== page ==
The whirling Dervish has came about as the result of an exercise on Anthropomorphic Calligraphy – the idea is not originally mine but this particular composition is.
The paper in this case is stained with coffee. The calligraphy is done with Sheaffer Skrip Red mixed with a little Sheaffer Lavender and Lamy Black inks. The pens used wereÂ a Sheaffer Calligraphy pen I modified for the Arabic script and a Dollar Demonstrator fitted with a modified nib from a cheap Inoxcrom fountain pen.
The dervish is made out of the word ‘Al Tawafuq’ which means ‘harmony’.
I uploaded this image to the Fountain Pen Network which I frequent and it received a surprisingly positive response – you can visit that topic here. I like the dynamism of this composition and subsequently made a simplified version that you can see in the header of this blog.
This composition is in a private collection in the USA.
I really love what you have done here. Is it possible to buy a print?
Thank you Darvish – I did put some of the work up for sale at ImageKind to generate funds for relief and recovery work for the flood hit people of Pakistan. The gallery is located here and all proceeds from sales go toward the aforementioned relief efforts.
Didn’t know you had interest in calligraphy…Very nice work!
Thanks Shariq – now you know 🙂
This is simply amazing.
Loved the composition and its fluidity!
More power to you, InshaAllah.
Thank you Leenah. I hope to develop a couple of more ideas I have into something nice soon. BTW – you have a very nice selection of Sufi poetry on your site – do you have the originals in farsi by any chance? It’d be nice to do a composition that contains both the original and the translation.
I have bought this calligraphy from imagekind. Amazing work indeed.
Thank you Shariq. You will be pleased to know that all money earned from the sale of these pieces is donated to charity in Pakistan. I put these up for sale to generate funds for the flood victims in Pakistan and decided to keep them there to generate funds for helping the poor and the needy.
this picture is really amazing , I love it and i would like to now what it says ?? arabic words??? thank you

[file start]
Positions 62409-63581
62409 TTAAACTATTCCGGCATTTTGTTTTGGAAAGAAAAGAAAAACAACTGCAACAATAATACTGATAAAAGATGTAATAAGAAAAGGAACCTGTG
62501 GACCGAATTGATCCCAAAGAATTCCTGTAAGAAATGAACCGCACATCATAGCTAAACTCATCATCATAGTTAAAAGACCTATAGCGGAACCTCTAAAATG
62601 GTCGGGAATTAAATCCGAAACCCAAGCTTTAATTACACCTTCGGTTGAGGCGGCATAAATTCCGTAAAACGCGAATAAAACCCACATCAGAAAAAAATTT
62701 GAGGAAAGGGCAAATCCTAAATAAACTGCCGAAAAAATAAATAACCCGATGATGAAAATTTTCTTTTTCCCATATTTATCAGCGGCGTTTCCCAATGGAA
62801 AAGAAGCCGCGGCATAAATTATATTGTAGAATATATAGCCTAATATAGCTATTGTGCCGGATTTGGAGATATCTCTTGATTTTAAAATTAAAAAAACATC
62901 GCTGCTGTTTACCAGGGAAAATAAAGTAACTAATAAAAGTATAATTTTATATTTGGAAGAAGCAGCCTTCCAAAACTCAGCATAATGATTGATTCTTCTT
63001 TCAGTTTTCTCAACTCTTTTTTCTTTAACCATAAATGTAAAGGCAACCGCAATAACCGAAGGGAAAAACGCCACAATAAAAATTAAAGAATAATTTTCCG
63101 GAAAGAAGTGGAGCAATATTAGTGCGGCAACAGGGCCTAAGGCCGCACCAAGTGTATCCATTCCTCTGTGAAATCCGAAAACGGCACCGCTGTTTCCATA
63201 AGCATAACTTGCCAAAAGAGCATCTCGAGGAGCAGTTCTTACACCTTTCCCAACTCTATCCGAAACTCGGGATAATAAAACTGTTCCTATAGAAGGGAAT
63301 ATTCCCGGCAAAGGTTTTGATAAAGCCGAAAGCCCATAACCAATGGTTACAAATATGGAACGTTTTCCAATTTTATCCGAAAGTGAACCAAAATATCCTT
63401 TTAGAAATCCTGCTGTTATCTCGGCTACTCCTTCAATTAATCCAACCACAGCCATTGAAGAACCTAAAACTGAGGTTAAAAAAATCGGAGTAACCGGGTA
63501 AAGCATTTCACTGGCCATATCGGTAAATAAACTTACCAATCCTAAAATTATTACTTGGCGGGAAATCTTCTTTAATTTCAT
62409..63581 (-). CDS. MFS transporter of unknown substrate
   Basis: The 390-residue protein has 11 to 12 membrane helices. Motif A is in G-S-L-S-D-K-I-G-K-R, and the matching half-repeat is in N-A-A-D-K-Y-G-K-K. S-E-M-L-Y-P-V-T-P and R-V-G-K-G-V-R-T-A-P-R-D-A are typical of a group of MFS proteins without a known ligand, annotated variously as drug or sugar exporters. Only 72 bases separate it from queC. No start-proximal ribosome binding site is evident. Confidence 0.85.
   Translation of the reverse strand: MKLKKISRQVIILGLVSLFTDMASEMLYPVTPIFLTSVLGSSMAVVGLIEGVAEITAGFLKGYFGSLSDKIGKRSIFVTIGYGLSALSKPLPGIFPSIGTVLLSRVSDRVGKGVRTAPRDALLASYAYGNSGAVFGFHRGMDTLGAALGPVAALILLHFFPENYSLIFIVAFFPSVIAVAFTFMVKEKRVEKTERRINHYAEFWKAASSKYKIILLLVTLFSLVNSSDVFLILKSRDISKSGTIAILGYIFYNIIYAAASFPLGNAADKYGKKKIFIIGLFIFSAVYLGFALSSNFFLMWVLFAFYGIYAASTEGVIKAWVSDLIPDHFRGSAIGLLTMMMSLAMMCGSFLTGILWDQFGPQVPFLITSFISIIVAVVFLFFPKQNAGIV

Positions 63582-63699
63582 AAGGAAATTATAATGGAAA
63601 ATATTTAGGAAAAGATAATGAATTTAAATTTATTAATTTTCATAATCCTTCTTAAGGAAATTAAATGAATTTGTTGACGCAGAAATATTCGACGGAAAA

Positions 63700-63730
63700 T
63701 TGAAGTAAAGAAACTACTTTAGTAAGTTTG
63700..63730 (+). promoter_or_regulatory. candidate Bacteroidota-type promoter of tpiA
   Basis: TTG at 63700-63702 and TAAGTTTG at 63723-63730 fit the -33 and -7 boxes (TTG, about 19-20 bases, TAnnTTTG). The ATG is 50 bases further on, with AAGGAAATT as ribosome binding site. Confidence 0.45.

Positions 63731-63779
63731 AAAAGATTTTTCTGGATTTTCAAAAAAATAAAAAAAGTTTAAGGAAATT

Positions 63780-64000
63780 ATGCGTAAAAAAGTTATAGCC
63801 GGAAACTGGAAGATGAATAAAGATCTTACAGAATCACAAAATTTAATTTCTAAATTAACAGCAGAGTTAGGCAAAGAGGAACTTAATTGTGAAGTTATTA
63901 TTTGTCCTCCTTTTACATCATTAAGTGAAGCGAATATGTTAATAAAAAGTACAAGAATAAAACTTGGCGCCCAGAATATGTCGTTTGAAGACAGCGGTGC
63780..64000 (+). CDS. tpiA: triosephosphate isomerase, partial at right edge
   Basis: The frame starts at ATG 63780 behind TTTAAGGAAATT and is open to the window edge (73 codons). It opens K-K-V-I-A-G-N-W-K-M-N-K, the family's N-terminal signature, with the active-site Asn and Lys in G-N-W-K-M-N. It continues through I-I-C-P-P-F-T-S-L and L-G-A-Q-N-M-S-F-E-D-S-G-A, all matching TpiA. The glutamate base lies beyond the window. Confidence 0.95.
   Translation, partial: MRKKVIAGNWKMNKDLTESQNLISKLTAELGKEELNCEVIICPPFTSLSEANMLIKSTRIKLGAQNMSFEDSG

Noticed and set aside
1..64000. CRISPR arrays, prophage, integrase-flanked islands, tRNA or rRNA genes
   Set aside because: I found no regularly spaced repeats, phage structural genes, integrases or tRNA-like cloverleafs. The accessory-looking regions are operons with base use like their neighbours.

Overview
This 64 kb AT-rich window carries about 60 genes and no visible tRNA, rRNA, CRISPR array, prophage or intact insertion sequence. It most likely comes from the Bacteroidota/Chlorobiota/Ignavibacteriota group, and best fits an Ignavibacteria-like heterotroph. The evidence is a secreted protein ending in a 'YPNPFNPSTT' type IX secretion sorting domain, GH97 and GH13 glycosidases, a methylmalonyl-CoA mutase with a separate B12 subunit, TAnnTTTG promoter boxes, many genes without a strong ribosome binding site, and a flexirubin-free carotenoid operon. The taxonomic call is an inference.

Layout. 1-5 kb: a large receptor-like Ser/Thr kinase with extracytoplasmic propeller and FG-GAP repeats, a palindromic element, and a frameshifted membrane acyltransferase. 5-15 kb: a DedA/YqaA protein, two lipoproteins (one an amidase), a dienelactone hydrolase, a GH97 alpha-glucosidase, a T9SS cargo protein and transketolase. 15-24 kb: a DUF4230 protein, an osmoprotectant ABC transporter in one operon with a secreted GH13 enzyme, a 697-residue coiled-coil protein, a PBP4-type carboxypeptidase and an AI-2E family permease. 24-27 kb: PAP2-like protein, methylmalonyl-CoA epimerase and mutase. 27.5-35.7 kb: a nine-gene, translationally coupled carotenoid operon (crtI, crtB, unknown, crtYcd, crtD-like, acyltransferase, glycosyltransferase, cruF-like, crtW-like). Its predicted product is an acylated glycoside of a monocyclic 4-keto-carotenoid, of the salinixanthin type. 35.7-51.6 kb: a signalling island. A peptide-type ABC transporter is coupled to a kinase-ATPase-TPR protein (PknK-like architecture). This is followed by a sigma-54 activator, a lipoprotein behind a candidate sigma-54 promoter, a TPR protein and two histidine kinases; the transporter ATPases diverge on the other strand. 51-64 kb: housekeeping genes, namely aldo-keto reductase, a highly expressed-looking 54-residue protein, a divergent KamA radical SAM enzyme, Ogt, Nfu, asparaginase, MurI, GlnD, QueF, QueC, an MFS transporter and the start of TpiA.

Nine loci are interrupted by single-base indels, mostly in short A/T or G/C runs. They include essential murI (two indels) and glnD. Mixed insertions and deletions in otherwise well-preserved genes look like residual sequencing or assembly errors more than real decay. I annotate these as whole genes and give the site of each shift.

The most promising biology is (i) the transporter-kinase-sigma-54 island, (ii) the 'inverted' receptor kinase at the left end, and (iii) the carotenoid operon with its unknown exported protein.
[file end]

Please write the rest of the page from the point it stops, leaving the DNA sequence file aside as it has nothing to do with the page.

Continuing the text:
Thanks for your comment. The picture is made up of the word ‘Al-Tawafuq’ (harmony) written in different orientations and forms. I’m glad you like the picture.
Glad to know that…
I really like what you’ve done here – as you said, the dynamism is evident, especially with the different colours – they add movement.
I also love how the strokes evoke the seeming thickening (or thinning) of the cloth as a result of that movement.
Ana – thank you for the kind comment.
Wow!!! this is an awesome picture!! I’m thinking of buying a copy but could i know what those Arabic writings mean?
Thank you very much, again, amazing work!!! carry on like that !!!
Alessandro – thank you for the appreciation. The picture is made out of one word ‘Al Tawafuq’ written over and over again. It means harmony.
God has taken a hold of your hand. The word tawaquf is absolutely fitting. Brilliantly done Salman.
Thank you for your kind comment Usama.
I am lost for words to describe this piece of art! bravo!
Riz – thank you for sharing your feeling. This piece speaks to a lot of us.
As Salam Alaikum
An amazing piece of calligraphy. Using a coffee-stained background is very innovative and gives a rich look. What are the different calligraphy styles you have used here? What is a dollar demonstrator you mentioned in your write up?
Wa Alaikum As Salam Jawad. Thank you for the appreciation.
The writing is loosely based on Diwani but is done freestyle i.e. whatever feels right and looks balanced.
Dollar pens are student pens made in Pakistan. I like them because they are cheap ($0.25 ea) and are piston fillers. They also fit nibs taken from Inoxcrom school pens as I have demonstrated in another post on my blog (here). Here’s a review on Fountain Pen Network and a website in the USA that sells them http://www.hisnibs.com.
I hope you don’t mind but I have … until you tell me not to … displayed your drawing of the Whirling Dervish on my website. I have credited you as the artist and referred others to your website.
Hugo, it is perfectly fine. I wish others followed your example in crediting work and linking to the source.
Thank you for letting me know.